Trashy Trade Naples Makes a Dirty Deal with Germany

Italy's trash problem isn't new -- which is why the country began exporting thousands of tons of garbage every day. Much of it ends up in Germany.

By Michael Braun in Rome


Italian Prime Minister Romano Prodi has an awkward problem. In Naples, the trash is piling up -- and all of Europe is pressuring him to find a solution. The trash is no longer just blocking the streets of the southern Italian city, but it is also being exported to other countries on a massive scale, mainly to Germany.

Prodi's frustration is palpable. He says he wants to end "once and for all" a situation that for the last 14 years has returned again and again. Above all he would like Italy to be completely "self-sufficient in terms of garbage disposal." In other words, Italy must find an internal solution to its trash problem -- without help from abroad.

But he has said that before. Almost a year ago, Prodi said there needed to be an end to the "trains of shame." The reference was to the trains that have been heading north to German incinerators for the last seven years -- each one made up of 22 cars loaded down with 500 to 600 tons of household waste.

The junk exports began in April 2001. Antonio Bassolino, then as now governor of the Campania region, appealed for help from the German state of North Rhine-Westphalia. The goal was to bring the dire trash situation under control. The Germans were only too happy to comply -- while there may not be a single incinerator in Campania, incinerators in Germany are underused.

Secret Mission

Since then, the trains -- operated by the Italian rail subsidiary Ecolog -- have been underway, though not well publicized. The missions are kept largely secret and, officially at least, Ecolog says nothing about its smelly trade with Germany. Italian rail also keeps quiet.

Only on condition of anonymity would an Ecolog manager confirm that two trains full of trash make the trip every day. One-thousand tons of garbage every 24 hours, about a seventh of the 7,200 tons produced daily by Campania. The manager also revealed what the trash export costs the Italian government: between €170 and €200 ($265 and $296) per ton, including transport. Per day, that adds up to around €200,000.

In the beginning, the trains ran to Düsseldorf and Hameln, but today they run a good bit farther. From the Gulf of Naples, some of the trash travels as far as the North Sea coast; other shipments are sent to Saxony. One of the recipients is Remondis, Germany's largest private waste management company. Michael Schneider, a spokesman for Remondis, is almost as discreet as his Italian business partners. He put the daily delivery at "well under 1,000 tons."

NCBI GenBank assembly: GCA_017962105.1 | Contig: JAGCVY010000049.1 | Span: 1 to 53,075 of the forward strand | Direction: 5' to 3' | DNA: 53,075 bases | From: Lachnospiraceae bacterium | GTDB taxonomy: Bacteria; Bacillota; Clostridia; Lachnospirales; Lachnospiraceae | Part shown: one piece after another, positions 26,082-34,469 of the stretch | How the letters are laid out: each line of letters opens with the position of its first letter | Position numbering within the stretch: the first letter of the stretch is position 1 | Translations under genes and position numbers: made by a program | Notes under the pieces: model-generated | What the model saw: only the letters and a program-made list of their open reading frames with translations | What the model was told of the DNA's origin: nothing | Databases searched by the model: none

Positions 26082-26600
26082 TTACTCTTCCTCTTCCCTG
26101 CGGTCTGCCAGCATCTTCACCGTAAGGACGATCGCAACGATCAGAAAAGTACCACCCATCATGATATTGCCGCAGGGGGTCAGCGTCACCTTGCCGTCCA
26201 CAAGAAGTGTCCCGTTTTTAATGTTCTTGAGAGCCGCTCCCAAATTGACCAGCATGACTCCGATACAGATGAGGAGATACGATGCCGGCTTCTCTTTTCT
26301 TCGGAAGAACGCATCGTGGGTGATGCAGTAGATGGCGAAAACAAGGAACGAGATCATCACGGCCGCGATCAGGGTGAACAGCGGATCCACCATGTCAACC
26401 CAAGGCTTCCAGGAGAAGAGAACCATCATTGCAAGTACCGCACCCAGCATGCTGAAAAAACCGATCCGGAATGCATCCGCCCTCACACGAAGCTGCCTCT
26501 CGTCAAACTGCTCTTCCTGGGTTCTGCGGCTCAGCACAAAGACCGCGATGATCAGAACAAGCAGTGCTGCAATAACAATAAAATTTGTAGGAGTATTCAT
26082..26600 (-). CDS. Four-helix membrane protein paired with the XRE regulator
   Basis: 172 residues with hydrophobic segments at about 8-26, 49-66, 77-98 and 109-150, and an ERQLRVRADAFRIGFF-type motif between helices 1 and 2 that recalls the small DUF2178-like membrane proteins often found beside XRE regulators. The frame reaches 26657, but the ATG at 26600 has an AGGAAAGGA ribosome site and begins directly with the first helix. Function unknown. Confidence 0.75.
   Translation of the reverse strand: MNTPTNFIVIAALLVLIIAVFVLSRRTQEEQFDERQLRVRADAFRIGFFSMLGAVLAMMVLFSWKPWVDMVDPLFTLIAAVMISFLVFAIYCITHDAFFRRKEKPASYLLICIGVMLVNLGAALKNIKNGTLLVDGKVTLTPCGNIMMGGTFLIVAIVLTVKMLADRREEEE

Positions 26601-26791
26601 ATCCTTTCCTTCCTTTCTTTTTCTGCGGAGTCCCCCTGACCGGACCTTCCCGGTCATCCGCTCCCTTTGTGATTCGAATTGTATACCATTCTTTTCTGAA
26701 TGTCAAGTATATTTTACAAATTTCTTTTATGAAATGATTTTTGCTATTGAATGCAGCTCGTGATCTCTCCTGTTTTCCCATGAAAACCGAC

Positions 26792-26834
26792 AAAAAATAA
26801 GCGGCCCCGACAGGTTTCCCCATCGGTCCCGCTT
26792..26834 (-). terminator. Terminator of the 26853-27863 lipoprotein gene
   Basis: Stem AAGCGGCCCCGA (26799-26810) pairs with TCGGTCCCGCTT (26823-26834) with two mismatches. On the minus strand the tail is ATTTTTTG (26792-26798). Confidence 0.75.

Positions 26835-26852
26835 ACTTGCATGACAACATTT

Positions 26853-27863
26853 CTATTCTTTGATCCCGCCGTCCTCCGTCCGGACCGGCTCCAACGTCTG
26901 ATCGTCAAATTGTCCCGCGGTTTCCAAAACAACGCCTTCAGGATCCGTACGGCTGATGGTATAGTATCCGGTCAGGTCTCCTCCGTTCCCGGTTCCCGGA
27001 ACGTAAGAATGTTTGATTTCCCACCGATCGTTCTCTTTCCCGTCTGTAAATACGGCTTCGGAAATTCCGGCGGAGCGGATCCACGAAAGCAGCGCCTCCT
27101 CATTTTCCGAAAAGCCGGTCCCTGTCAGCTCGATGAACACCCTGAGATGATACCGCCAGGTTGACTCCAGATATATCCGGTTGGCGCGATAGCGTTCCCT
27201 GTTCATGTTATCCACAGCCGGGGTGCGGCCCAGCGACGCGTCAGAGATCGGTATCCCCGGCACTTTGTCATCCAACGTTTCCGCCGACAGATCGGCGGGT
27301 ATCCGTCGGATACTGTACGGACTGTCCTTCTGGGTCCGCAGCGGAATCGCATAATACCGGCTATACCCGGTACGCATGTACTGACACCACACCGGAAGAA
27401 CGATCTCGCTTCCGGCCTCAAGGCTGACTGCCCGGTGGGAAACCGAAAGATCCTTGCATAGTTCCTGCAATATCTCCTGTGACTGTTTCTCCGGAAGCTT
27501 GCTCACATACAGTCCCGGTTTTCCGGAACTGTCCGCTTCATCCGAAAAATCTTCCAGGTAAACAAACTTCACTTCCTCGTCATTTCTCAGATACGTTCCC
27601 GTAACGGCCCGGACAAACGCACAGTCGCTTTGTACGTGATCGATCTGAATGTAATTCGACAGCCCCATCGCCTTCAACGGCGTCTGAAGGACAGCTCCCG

'It Is What It Is'

Much of the waste is eliminated by incinerators in the city of Bremenhaven. The garbage is completely separated and everything from leftover food to old sneakers to wine bottles gets chucked in. "For our highly modern facility it's no problem," Schneider says. "And the toxic emissions are low."

It is exactly this kind of business that Prime Minister Prodi would like to see come to an end. The Italian daily Corriere della Sera reported that Germany is planning a garbage incinerator specifically for waste coming from the Campania region. The piece said that Remondis is planning to build a new facility on the Luxembourg border to enable the import of garbage from Naples and surrounding municipalities. Company spokesman Schneider called the report "completely untrue." The garbage crisis in southern Italy, he continued, is only a temporary phenomenon.

But for a temporary problem, seven years is a long time. It is also cost effective. The €200 per ton it would cost to ship the garbage out of Italy would be cheaper than the €290 the government is currently paying for emergency trash disposal in Campania. Such a smelly export, however, would be a graphic illustration of Campania's -- and Italy's -- inability to solve day-to-day problems. The environmental group Legambiente is demanding that such garbage exports come to an end. Instead, the group says, the country needs to introduce modern disposal methods including recycling, incinerators in the region and new compost facilities.

Until they have been built, the government would like to see the garbage stay closer to home. On Wednesday, Prodi invited the governors of all Italian regions to an emergency summit. But his plea for emergency help fell on deaf ears -- Northern Italy has no intention of accepting garbage from Naples.

It looks like the garbage trains, for the time being at least, will keep on heading north.

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